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Co-worker of Pinay arrested for theft held at airport

12 November 2023

Marjorie got as far as the departure gates before she was held at Immigration (File photo)

A Filipina domestic worker about to leave Hong Kong yesterday night was detained briefly by Immigration officers and questioned about a theft at her former employer’s home for which a co-worker, also a Filipina, was arrested.

Marjorie T. was almost in tears when Immigration officers at Chek Lap Kok put her aside and questioned her about the theft report filed by her former employer on October 27, which prompted her to resign two days later.

The police investigation was resumed when the employer apparently found some evidence in the possession of one of the two helpers who remained in the household. 


The helper, Rhemalyn Parungao, was arrested on Thursday, Nov 10, and taken to Eastern court the next day.

According to police, Parungao, 31 years old, was charged with stealing $60,000 worth of jewelry which was all recovered, plus $20,000 cash, which was not recovered.

The theft allegedly happened at her employer’s standalone house on Tung Lo Wan Road in Causeway Bay.


No plea was taken and Parungao was remanded in custody until her next court appearance.

News of Parungao’s arrest came as a shock to Marjorie, who learned that the reason Parungao was arrested was because some pawnshop receipts were found in her possession.

But she got alarmed at the same time because she was worried she would be implicated in the suspected theft and be prevented from leaving as she had become close to Parungao and the other helper in the household, who had worked for their employers for five and six years, respectively.


It thus came as a relief when Immigration officers finally cleared her after talking to her female employer, so she managed to catch her 6pm flight.

For Marjorie, her recent Hong Kong experience was something she would not forget for a long time. In a statement she sent to Immigration with help from the Mission for Migrant Workers, she recalled being accused of masterminding the alleged theft, and she surmised it was because she was the newest helper to serve in the household.

According to Marjorie she and the two other workers were asked by their employer’s son and his wife to gather around the dining table at 2pm on Oct. 27, and to write down their passport numbers and names, and to leave their fingerprints on a blank piece of paper.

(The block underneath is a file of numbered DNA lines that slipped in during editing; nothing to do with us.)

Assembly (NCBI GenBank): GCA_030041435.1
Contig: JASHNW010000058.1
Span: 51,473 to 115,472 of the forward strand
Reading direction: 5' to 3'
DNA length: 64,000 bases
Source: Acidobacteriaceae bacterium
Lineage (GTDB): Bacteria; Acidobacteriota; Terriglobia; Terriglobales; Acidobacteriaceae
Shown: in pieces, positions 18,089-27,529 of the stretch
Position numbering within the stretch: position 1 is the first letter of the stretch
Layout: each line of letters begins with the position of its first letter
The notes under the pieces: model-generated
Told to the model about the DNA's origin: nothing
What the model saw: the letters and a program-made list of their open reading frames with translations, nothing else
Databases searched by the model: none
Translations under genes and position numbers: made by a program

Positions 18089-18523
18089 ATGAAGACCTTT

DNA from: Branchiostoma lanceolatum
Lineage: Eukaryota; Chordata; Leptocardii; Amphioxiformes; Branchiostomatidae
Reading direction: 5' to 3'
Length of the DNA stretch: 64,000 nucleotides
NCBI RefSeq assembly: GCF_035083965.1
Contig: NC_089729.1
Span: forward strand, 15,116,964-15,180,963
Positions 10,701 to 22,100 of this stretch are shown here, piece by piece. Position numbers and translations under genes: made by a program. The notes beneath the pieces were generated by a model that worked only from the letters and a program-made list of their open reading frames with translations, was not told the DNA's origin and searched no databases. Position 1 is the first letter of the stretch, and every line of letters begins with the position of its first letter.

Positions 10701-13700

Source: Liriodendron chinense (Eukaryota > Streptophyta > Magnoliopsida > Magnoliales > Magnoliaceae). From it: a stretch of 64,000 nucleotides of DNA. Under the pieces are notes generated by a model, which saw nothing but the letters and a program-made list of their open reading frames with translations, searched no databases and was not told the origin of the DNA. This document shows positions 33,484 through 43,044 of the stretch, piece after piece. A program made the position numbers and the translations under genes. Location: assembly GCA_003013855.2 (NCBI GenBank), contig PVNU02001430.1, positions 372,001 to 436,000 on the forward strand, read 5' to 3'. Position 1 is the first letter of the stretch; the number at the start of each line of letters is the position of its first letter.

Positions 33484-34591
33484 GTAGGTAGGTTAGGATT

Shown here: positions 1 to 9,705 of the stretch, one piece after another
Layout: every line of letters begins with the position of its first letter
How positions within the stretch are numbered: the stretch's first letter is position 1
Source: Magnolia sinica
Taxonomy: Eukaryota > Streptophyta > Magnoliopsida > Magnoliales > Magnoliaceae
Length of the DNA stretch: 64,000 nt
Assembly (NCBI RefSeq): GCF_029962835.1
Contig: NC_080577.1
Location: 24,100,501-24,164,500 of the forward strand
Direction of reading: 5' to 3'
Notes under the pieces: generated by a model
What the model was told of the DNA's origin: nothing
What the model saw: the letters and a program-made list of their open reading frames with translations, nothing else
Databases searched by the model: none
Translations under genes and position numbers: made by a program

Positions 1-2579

After they did as instructed, they were told that some pieces of jewelry were stolen and that they should all admit to the theft. Marjorie said their female employer then accused her of masterminding the theft, while the two other helpers served as lookouts.

Marjorie claimed their employers then checked all their bank accounts and electronic payment apps, and finding nothing that looked suspicious, called the police.

At around 7:30pm some officers arrived, and proceeded to conduct a body check on them and search their rooms. They left at 11pm after finding no evidence.


After the officers left, their employer allegedly continued questioning them and to pressure them into admitting the alleged theft until about 2am, when they were finally allowed to sleep as they had become very exhausted.

The next day the employer allegedly started accusing them of stealing other things, like the $2,000 that went missing from her pocket, and her cigarettes. The three helpers were also told not to leave the house unless they needed to go out and buy something.

After two more days of being at the receiving end of what she described as her employers’ hostility, Marjorie asked to be let go.

“It is impossible for me to continue working in such an environment,” she said in her letter to Immigration. “I am not safe anymore and my life is in danger.”

Her employer refused to let her go, however, saying she should hand in a resignation letter first.  Marjorie called the police to help ease her departure but in the end, she gave in and signed a resignation letter, and left that same night.

With help from the Social Justice for Migrant Workers, she managed to get counseling from the Mission and shelter from Bethune House Migrant Women’s Refuge until she left Hong Kong, vowing never to return.



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